Gretchen Rubin wrote in The Happiness Project about the year she spent “test-driving the wisdom of the ages, the current scientific studies, and the lessons from popular culture about how to be happy.” The Puppiness Project is my attempt to learn the same from Honey, my Golden Retriever.
Oh What a Beautiful Morning
The sun was shining. The morning was warm. Leaves all around us were crunchy and colorful. I was outside with my favorite dog and my favorite guy.
So why couldn’t I stop crying?
Today’s Going to Be Rotten
I could hardly wait to show Mike how well Honey was doing in her preparation for the Canine Good Citizen test.
We’ve been practicing in really challenging settings. Honey proved she could sit and stay calmly as bicycles, scooters, strollers, and other dogs walk by a dozen at a time. She remained sitting when children ran toward her from the sidewalk to pat her on the head. She even learned to ignore the crossing guard with treats in his pocket.
But today, none of that training was in evidence.
Aliens had come in the night and taken my dog. They replaced her with one who was unfocused, undisciplined, and obsessed with squirrels.
I swear, I even checked her dog license to make sure she was actually my dog.
Even with treats (liverwurst, for the love of God, liverwurst!) I couldn’t keep her attention for more than a few seconds.
And her citizenship exam was scheduled for a little more than an hour later. And if you fail your Canine Good Citizen test, doesn’t that automatically make you a cat?
I’ll Never Make History
If it’s true that, as the historian Laurel Thatcher Ulrich wrote, Well-Behaved Women Seldom Make History, I’m destined to die unknown.
I’m, unfortunately, one of the best-behaved women ever.
Besides following all the rules of society, I make some up for myself:
- Never eat a meal without a fruit or vegetable
- As a bicyclist, I have an even greater responsibility to communicate clearly to cars so they acknowledge my legal rights on the road
- After, and only after, you finish your work can you have a little fun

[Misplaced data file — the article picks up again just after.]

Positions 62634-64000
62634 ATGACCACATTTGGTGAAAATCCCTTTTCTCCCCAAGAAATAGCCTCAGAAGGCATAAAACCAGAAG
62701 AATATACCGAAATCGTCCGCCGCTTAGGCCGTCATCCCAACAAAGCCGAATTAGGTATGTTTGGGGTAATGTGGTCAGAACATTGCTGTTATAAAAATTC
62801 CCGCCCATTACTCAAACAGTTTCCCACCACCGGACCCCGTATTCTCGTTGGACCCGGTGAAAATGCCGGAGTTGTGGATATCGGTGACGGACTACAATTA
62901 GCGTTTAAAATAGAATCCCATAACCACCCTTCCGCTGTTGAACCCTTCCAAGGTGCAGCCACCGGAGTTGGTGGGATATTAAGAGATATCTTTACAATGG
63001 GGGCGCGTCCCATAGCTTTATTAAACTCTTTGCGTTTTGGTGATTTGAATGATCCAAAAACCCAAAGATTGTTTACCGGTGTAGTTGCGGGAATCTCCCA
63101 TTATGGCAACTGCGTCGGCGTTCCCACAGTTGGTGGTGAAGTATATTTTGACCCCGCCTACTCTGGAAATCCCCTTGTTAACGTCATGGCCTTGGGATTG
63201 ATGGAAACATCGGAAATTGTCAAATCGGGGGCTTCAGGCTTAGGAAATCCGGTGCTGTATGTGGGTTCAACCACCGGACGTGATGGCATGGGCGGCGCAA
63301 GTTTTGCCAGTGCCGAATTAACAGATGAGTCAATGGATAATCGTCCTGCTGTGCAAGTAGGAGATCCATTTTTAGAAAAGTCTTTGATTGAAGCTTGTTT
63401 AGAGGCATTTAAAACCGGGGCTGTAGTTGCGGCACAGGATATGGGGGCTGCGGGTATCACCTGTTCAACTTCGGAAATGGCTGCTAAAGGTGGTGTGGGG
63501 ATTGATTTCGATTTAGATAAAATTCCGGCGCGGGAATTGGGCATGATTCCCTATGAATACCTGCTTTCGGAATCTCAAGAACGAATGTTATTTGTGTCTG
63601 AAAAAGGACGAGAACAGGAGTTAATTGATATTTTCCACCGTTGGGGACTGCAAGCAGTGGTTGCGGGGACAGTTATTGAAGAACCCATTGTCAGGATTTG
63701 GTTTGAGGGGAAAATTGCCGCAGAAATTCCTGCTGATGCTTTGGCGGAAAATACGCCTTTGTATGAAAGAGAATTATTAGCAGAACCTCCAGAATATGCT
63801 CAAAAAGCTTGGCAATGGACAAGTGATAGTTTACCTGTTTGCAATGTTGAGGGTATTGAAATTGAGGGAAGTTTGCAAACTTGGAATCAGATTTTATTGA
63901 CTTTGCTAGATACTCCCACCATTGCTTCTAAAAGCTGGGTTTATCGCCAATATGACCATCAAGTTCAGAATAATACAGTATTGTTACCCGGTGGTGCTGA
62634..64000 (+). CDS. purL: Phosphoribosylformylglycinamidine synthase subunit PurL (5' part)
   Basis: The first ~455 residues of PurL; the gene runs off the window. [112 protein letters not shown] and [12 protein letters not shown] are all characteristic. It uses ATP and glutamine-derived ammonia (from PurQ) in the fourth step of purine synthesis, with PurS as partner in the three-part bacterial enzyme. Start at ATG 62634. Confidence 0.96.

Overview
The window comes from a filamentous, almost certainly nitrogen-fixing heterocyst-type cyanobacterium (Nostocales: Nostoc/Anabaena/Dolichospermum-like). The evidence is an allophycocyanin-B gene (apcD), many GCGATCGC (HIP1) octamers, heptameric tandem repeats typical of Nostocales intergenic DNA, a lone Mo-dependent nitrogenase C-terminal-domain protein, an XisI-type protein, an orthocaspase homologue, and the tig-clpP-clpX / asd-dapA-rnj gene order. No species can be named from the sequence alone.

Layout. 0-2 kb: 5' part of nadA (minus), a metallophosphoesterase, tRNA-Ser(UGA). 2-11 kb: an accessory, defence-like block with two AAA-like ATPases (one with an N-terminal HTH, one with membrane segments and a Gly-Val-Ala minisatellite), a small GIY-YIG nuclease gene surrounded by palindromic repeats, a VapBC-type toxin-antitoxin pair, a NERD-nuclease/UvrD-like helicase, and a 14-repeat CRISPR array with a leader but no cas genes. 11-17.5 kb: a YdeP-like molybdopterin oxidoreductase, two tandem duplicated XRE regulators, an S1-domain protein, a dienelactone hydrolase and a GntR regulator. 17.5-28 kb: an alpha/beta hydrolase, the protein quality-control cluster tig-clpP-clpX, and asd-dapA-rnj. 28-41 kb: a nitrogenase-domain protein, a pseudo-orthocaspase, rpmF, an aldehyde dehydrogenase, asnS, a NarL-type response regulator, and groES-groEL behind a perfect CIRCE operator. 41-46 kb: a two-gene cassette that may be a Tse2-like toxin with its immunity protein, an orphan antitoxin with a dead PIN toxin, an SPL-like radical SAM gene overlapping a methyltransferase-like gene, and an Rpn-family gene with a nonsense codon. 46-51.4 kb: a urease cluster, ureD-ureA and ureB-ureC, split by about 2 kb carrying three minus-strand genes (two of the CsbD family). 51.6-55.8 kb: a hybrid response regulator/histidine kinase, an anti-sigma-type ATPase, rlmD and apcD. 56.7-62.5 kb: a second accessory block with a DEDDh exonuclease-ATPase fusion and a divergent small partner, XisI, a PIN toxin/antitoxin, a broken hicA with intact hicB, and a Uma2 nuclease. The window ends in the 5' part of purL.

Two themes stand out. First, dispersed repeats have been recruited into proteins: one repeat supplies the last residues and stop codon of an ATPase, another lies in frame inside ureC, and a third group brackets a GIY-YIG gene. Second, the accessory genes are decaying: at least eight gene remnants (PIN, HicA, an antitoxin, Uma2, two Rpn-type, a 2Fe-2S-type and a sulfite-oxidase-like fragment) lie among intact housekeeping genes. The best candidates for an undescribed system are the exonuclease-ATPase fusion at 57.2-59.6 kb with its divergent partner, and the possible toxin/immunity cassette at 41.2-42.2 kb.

Yeah, I know they’re ridiculous. And so does Honey.
Mischief First, Test Second
If Honey’s Good Citizen test was part of a group, we would have scrubbed for the day and scheduled another session later. Why force something on a bad training day?
But Honey’s test was the only one scheduled. And good girls don’t put people out at the last minute after they’ve been kind enough to arrange a command performance.
So we headed up to the arboretum a half hour before test time. I figured my best chance of reconnecting with Honey was if we got to sniff all the smells in the area and play a few games before the test.
We sniffed. We played fetch. We practiced.
We never got to the point of our practice sessions earlier in the week. But Honey got a little of her focus back and I recovered some of my sense of humor.
Honey was great at some things. She has a near-perfect stay. She comes every time I call her. She will drop on a dime when I ask her to sit or lie down. Loud noises or someone running by didn’t faze her a bit. She’s happy to be groomed or handled.
The things I expected to be tough, were. She wanted to rush forward to greet everyone. We had to practice walking through the crowd twice because she just knew one of those other charming people needed some Golden lovies.
But our evaluator was very kind and encouraging the bond between us more than lock-step obedience.
So we passed. Honey is officially a Canine Good Citizen.
And now we know what areas we need to continue working on.
I think the play time in the field was what Honey really wanted. And, although she was less focused on me than usual, she came through in the clutch. I guess our bond is strong enough that even on an off training day, we’re not totally disconnected from each other.
A Little Mischief is Not a Disaster
Honey’s response to the nice day was perfectly reasonable. Who’d want to work on such a lovely day? And, in the end, starting off distracted and fun-loving didn’t hurt a thing.
I need to learn from Honey and mix it up a little. It’s not bad to have fun first and work later. Who made up these crazy rules anyway?
The Footnote to the Story
This morning Honey and I went for our walk. It’s as sunny and beautiful as it was yesterday. But today, Honey was right by my side.
I’d tell her to “go sniff” and she’d move ahead of me to check out her p-mail but the leash never became taut. When someone came by us on the sidewalk, I told her “with me” and she snapped to my left side instantly. I took her to the Ithaca Falls for some fetch and zoomies and she never got farther than 20 feet from me without darting back to check in.
So glad the aliens brought my dog back.
Do you always work first and play later? Do your dogs try to convince you to mix it up a bit? Or do you know it’s ok to make mischief first and work later?